Let’s take a look at the current situation to see if Agrium deserves to be in your portfolio.
Agrium recently completed a large expansion at its Vanscoy Potash facility that will eventually increase production by as much as one million tonnes. This is great news for dividend investors because the reduction in capital outlays, plus the added revenue from greater output, should mean more free cash flow available for distributions.
If everything is working properly, production costs per tonne will decrease, providing an added boost to margins and cash flow.
Dividends and share buybacks
In its Q4 2014 earnings statement, Agrium gave investors a heads up that distributions could be going higher when it increased the target dividend payout ratio range from 25-35% to 40-50%. Agrium currently pays a quarterly dividend of US$0.78 that yields about 3%.
The company also plans to buy back as much as 5% of its outstanding common shares by the end of January next year.
Agrium is a producer and distributor of agricultural products and services. The company is unique in the fertilizer space because it operates both wholesale and retail operations.
The wholesale division produces nitrogen, potash, and phosphate for sale to the global market. Nitrogen production is the company’s largest operation and that division is getting a nice boost from low natural gas prices. The fuel is the primary input cost and the plunge in natural gas prices should be a huge boost to Agrium’s margins.
How low have gas prices dropped?
Agrium’s average natural gas cost in Q4 2014 was US$3.47/MMBtu. The current market price is running close to $2.50/MMBtu and analysts don’t see a recovery coming in the near term.
On the potash side, global demand hit a record 61 million tonnes in 2014. Prices are recovering slowly after the 25% drop in 2013.
Agruim’s phosphate division had a strong Q4 compared with the previous year and the 2015 numbers should be stable.
Retail woes on the horizon
The company’s retail operation consists of more than 1,300 stores that provide growers with seed, fertilizer, and crop protection products.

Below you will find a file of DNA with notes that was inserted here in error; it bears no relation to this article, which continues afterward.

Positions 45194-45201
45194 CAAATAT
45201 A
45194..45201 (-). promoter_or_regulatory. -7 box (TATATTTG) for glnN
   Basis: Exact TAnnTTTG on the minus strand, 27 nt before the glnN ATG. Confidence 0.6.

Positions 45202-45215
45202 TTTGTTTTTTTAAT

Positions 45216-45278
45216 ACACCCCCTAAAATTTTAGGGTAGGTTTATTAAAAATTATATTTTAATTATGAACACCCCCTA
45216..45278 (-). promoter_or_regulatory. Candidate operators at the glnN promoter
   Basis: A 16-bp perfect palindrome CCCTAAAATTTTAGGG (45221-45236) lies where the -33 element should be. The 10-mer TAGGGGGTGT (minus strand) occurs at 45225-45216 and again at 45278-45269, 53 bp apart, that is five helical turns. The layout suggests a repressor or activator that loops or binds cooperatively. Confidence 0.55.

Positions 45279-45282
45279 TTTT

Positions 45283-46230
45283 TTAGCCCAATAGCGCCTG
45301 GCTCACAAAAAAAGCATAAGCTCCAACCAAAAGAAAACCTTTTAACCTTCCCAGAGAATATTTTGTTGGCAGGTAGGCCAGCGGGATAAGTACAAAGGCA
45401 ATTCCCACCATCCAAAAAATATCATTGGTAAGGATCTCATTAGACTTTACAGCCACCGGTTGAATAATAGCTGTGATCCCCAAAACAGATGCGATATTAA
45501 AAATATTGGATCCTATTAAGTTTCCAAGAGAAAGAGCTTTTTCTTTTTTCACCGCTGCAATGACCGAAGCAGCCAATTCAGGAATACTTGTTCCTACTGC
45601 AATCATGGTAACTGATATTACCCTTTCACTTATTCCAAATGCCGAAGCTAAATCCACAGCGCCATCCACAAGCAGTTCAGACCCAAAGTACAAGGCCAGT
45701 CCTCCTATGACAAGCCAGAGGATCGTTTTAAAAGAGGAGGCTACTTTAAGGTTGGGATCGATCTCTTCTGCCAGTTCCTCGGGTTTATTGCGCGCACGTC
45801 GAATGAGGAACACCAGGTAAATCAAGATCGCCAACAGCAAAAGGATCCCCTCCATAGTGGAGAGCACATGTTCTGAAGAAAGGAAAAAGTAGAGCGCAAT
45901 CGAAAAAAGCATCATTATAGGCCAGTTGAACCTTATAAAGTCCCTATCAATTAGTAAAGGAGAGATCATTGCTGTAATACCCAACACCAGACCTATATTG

Last year Agrium’s retail division had record EBITDA of US$1.1 billion. A big harvest in 2014 is putting pressure on crop prices this year and the U.S. Department of Agriculture says farm revenues are expected to fall in 2015.
This could impact Agrium’s retail sales and the company has said it expects a drop in North American crop nutrients consumption this year.
Should you buy?
Agrium is a cash machine and the company provides products that will continue to see increased demand for decades. However, a market-share war appears to be brewing among global potash producers and that is making some investors nervous.
The stock has been falling for the past two months and the trend could continue in the near term.
Agrium trades at a reasonable 11 times forward earnings. At this point I would consider it a hold, but any further weakness in the coming months should be viewed as a long-term buying opportunity. Investors might want to see how the Q1 2015 numbers turn out before taking the plunge.
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This article represents the opinion of the writer, who may disagree with the “official” recommendation position of a Motley Fool premium service or advisor. We’re Motley! Questioning an investing thesis — even one of our own — helps us all think critically about investing and make decisions that help us become smarter, happier, and richer, so we sometimes publish articles that may not be in line with recommendations, rankings or other content.
Fool contributor Andrew Walker has no position in any stocks mentioned. Agrium Inc. is a recommendation of Stock Advisor Canada.